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Course Hero. "Beyond Good and Evil Study Guide." September 28, 2017. Accessed February 21, 2018. https://www.coursehero.com/lit/Beyond-Good-and-Evil/.
Course Hero, "Beyond Good and Evil Study Guide," September 28, 2017, accessed February 21, 2018, https://www.coursehero.com/lit/Beyond-Good-and-Evil/.
Friedrich Wilhelm Nietzsche
Friedrich Nietzsche's Beyond Good and Evil is an extended critique of Western European morality. In the author's view, philosophy has been tainted by Christian and Platonic (referring to the Greek philosopher Plato) ideas since the Roman Empire first embraced Christianity. In his view the hypocritical "slave morality" of Christian Europe imposes a limited perspective on society and is responsible for a new norm of mediocrity. Nietzsche believes that the new philosopher must push philosophy beyond the absolutes of good and evil to incorporate new thinking that supports the higher development of humanity. These free spirits will not only overcome useless paradigms but will also conquer their own weaknesses to pursue knowledge and uncover as many truths as they can bear. Most of the ideas in Beyond Good and Evil appear in other books by Nietzsche, such as Thus Spoke Zarathustra, but this text is perhaps the clearest, as well as the most systematic, presentation of his ideas.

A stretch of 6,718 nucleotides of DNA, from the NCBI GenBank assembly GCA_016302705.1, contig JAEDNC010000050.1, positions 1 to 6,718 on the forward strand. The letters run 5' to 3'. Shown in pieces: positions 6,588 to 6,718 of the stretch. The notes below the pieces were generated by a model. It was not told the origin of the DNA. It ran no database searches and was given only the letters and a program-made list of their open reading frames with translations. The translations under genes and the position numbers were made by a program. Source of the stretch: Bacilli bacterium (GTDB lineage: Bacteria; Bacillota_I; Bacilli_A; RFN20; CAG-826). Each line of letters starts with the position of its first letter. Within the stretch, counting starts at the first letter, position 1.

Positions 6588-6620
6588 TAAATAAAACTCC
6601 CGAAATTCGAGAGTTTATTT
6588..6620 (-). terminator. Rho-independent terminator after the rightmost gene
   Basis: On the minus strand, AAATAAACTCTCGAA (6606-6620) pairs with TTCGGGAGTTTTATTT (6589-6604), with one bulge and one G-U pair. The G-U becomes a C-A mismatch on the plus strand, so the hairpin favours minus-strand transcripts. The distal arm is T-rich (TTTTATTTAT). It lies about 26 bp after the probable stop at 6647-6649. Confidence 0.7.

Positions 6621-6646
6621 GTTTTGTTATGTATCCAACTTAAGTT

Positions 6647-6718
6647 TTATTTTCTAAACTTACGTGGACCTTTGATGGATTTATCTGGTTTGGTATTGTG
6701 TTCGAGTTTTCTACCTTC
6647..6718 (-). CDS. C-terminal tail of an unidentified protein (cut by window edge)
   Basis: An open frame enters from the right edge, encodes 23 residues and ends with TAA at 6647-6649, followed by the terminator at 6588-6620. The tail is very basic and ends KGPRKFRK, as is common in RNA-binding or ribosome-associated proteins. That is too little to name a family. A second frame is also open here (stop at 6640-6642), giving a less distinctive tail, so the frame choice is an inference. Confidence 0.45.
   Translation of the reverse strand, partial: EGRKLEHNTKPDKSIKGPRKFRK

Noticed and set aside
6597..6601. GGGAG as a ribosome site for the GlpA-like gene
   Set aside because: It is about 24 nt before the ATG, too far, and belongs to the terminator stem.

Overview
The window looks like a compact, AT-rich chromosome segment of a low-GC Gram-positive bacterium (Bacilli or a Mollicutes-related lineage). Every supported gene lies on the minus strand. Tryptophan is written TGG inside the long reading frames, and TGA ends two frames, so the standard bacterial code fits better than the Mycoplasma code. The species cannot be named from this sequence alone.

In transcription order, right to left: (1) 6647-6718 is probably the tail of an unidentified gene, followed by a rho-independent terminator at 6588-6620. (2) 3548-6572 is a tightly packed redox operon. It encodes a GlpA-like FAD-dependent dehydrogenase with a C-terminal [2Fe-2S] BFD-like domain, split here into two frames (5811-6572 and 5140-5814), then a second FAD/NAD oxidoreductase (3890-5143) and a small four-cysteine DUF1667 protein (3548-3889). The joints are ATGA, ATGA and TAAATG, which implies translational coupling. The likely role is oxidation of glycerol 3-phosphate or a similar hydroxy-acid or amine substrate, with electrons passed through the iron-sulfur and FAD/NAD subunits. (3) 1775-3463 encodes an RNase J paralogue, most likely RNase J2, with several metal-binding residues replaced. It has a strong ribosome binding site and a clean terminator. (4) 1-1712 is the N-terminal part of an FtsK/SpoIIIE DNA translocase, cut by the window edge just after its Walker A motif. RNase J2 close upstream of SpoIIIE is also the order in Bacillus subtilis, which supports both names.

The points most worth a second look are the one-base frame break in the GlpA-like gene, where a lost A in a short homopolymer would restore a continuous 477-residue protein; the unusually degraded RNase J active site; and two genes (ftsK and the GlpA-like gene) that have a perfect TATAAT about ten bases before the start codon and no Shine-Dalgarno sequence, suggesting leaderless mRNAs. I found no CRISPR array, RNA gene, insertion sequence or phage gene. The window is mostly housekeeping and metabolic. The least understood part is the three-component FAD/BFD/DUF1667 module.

The text Beyond Good and Evil is written in the third person, but the author sometimes refers to himself and sometimes to the reader. The author includes the reader as he speculates by using first-person plural we as in "we philosophers."
In Beyond Good and Evil: Prelude to a Philosophy of the Future, Nietzsche believes that the new philosopher of "tomorrow and the day after tomorrow" must lead philosophy away from traditional conceptions of morality and toward a more critical approach to thought by generating original ideas for the future that support the development of the higher man.
This study guide and infographic for Friedrich Wilhelm Nietzsche's Beyond Good and Evil offer summary and analysis on themes, symbols, and other literary devices found in the text. Explore Course Hero's library of literature materials, including documents, Q&A pairs, and flashcards created by students and educators.